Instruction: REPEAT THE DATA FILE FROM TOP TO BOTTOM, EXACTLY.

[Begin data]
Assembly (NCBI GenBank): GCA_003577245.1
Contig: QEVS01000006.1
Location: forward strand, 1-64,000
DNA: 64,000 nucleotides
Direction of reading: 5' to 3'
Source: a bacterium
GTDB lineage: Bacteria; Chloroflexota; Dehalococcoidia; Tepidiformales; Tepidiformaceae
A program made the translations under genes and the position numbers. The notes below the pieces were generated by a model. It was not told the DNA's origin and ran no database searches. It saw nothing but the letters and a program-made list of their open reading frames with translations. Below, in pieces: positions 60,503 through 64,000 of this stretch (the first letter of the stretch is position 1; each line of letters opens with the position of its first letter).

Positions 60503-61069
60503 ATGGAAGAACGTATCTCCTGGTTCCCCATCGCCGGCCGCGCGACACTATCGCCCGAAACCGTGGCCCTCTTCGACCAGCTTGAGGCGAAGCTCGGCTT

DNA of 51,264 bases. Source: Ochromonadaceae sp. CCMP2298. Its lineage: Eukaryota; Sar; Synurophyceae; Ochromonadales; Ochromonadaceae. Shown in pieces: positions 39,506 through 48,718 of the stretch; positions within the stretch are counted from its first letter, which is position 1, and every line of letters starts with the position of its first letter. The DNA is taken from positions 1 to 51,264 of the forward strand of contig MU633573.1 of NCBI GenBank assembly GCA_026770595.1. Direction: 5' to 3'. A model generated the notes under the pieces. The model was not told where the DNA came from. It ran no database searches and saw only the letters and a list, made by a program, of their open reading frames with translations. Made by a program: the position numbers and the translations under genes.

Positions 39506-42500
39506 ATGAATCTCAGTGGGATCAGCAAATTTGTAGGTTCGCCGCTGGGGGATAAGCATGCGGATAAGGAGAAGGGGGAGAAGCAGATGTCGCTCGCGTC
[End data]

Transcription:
Assembly (NCBI GenBank): GCA_003577245.1
Contig: QEVS01000006.1
Location: forward strand, 1-64,000
DNA: 64,000 nucleotides
Direction of reading: 5' to 3'
Source: a bacterium
GTDB lineage: Bacteria; Chloroflexota; Dehalococcoidia; Tepidiformales; Tepidiformaceae
A program made the translations under genes and the position numbers. The notes below the pieces were generated by a model. It was not told the DNA's origin and ran no database searches. It saw nothing but the letters and a program-made list of their open reading frames with translations. Below, in pieces: positions 60,503 through 64,000 of this stretch (the first letter of the stretch is position 1; each line of letters opens with the position of its first letter).

Positions 60503-61069
60503 ATGGAAGAACGTATCTCCTGGTTCCCCATCGCCGGCCGCGCGACACTATCGCCCGAAACCGTGGCCCTCTTCGACCAGCTTGAGGCGAAGCTCGGCTT

DNA of 51,264 bases. Source: Ochromonadaceae sp. CCMP2298. Its lineage: Eukaryota; Sar; Synurophyceae; Ochromonadales; Ochromonadaceae. Shown in pieces: positions 39,506 through 48,718 of the stretch; positions within the stretch are counted from its first letter, which is position 1, and every line of letters starts with the position of its first letter. The DNA is taken from positions 1 to 51,264 of the forward strand of contig MU633573.1 of NCBI GenBank assembly GCA_026770595.1. Direction: 5' to 3'. A model generated the notes under the pieces. The model was not told where the DNA came from. It ran no database searches and saw only the letters and a list, made by a program, of their open reading frames with translations. Made by a program: the position numbers and the translations under genes.

Positions 39506-42500
39506 ATGAATCTCAGTGGGATCAGCAAATTTGTAGGTTCGCCGCTGGGGGATAAGCATGCGGATAAGGAGAAGGGGGAGAAGCAGATGTCGCTCGCGTC